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The Societal Consequences of Digitalization

Working Paper by Moira A. Gunn, host of "Tech Nation," a U.S. interview program on National Public Radio (NPR)

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01.06.2000 · Research Group on the Global Future


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Introduction

To address the societal consequences of digitalization, the first order of business is to give a new meaning to the definition of "society." Classically, the definition identifies and groups people who share geographic proximity within national or regional borders, and further differentiates them by economic status, ethnic background, age, etc. In this paper, we will observe new "digital" societies coalescing around access to and utilization of personal communications, computational resources and electronic consumer goods, all of which are born out of the digital revolution.

The most notable impact of the digital society is that it empowers the individual. This empowerment emphatically and undeniably changes his or her relationship to and dependence on existing social structures -- personally, locally, regionally, nationally and, for the first time ever, globally.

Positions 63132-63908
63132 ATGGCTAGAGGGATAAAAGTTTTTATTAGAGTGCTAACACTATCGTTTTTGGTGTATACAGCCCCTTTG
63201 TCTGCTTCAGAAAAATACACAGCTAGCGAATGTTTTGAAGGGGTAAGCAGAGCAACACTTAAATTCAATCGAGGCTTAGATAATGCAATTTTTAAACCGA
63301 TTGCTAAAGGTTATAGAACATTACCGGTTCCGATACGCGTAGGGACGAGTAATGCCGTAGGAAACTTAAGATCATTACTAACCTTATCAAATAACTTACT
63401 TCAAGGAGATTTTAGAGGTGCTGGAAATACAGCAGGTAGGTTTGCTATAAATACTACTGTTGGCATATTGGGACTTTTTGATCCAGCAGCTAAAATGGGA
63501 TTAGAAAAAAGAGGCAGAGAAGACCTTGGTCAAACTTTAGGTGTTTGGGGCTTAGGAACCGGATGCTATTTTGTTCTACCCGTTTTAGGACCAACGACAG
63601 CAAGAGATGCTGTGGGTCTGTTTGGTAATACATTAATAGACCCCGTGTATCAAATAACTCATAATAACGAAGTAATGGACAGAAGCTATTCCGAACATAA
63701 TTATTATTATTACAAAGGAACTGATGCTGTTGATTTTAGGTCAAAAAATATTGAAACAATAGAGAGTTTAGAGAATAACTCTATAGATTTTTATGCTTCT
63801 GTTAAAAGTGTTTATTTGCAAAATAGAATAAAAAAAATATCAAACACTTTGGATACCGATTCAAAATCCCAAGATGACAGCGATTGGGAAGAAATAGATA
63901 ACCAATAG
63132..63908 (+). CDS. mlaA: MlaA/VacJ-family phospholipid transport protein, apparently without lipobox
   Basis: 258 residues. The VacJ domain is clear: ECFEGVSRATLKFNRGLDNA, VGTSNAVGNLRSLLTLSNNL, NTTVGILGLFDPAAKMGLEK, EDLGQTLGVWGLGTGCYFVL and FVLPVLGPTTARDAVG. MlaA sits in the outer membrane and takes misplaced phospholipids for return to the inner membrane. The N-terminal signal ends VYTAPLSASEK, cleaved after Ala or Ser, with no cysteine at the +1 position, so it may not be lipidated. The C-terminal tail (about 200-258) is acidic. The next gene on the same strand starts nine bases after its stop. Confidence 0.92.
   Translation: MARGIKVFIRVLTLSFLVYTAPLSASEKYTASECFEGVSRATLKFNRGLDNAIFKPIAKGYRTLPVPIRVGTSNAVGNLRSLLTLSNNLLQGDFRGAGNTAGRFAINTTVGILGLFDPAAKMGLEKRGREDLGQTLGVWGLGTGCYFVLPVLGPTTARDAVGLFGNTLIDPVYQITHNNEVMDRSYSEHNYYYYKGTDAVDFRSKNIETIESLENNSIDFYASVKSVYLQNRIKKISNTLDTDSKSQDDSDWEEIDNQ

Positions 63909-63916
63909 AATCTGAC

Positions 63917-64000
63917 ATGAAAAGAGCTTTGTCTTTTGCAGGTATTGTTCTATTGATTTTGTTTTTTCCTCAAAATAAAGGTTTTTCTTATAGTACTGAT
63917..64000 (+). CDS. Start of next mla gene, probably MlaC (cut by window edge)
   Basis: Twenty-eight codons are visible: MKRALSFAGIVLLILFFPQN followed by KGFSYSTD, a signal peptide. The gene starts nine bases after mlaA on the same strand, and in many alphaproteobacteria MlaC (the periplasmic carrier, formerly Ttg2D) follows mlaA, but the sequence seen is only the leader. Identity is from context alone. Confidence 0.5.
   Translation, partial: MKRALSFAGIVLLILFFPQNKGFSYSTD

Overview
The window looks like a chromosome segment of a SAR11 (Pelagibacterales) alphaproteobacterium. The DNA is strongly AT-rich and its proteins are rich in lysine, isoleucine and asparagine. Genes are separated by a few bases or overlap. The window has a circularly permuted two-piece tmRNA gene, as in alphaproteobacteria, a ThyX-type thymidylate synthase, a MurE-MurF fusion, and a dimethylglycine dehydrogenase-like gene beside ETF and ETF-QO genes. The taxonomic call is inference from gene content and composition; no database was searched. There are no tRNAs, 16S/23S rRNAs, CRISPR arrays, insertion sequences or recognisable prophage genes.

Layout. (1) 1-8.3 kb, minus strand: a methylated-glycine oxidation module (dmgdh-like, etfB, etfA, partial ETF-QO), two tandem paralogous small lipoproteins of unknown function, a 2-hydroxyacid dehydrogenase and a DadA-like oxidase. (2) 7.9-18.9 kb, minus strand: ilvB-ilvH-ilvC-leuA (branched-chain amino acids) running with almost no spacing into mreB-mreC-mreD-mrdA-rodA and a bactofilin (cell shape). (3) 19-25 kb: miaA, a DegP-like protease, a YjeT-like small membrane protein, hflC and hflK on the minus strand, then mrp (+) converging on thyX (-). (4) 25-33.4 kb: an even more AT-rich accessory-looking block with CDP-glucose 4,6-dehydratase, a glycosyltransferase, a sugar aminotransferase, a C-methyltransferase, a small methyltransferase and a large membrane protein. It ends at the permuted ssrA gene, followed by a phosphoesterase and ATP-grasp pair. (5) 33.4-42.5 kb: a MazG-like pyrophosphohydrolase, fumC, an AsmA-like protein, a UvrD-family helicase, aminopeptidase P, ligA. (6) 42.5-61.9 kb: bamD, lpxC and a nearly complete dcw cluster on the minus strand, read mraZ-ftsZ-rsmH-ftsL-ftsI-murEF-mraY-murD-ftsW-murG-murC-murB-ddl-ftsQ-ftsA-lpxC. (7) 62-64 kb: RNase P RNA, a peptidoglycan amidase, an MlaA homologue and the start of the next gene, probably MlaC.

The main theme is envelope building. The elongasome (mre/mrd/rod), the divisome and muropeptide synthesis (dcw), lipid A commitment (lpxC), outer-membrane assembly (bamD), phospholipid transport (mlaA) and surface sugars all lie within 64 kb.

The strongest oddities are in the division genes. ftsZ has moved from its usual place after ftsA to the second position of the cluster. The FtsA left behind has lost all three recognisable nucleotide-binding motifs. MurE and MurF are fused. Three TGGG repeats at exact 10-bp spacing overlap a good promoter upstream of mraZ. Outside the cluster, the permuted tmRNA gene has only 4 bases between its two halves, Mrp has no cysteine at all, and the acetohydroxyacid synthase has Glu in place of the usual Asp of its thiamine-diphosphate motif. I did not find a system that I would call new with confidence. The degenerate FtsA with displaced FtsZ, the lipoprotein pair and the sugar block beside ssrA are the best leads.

As for the rate at which these digital societies will emerge, that depends upon the actual rate of introduction of new and useful technologies throughout the world. There is constant debate as to the actual deployment dates of specific technologies into various societies. Adjustments to timelines must be made for a variety of reasons, not the least of which are manufacturing problems, undesirable price-point scenarios, insufficient communications infrastructures, political considerations, literacy levels, etc. Therefore, the timeline for future rates of change in any particular region or to any population may be open to question.

To that end, each reader is encouraged to utilize his or her particular first-hand knowledge of particular existing societies or regions, and to apply that knowledge to establish a likely introduction timeline. More important than the technical specifications of emerging products and services are the needs and priorities of specific groups of people. In the end, humans select the technologies they choose to incorporate in their lives.


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